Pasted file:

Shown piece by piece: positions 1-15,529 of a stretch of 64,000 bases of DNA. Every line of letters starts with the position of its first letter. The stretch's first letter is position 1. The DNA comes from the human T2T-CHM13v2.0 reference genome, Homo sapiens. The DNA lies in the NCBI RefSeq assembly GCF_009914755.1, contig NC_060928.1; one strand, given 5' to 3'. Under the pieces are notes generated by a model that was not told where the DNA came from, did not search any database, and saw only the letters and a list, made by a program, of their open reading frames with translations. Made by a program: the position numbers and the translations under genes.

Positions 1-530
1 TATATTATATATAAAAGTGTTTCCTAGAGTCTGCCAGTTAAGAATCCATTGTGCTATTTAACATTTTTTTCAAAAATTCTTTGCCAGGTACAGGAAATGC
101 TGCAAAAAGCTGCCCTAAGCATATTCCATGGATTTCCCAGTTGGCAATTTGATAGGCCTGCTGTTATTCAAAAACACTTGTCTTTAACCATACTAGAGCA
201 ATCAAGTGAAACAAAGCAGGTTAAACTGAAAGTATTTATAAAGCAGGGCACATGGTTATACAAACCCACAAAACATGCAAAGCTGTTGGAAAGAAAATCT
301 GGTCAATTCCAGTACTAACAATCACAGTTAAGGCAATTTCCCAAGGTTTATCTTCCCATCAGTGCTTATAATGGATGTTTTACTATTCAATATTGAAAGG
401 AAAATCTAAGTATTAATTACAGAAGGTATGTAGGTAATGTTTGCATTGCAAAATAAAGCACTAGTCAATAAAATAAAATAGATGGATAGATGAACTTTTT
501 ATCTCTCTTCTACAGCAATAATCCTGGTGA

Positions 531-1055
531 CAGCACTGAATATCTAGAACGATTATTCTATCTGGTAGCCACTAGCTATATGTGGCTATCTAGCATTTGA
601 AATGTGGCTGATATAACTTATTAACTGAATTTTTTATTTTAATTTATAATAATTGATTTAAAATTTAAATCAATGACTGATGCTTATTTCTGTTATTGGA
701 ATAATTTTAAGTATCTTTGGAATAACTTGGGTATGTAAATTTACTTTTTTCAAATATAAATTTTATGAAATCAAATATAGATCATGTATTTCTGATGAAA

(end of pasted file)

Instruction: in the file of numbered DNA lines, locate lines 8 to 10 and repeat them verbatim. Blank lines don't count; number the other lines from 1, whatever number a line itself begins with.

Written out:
501 ATCTCTCTTCTACAGCAATAATCCTGGTGA

Positions 531-1055
531 CAGCACTGAATATCTAGAACGATTATTCTATCTGGTAGCCACTAGCTATATGTGGCTATCTAGCATTTGA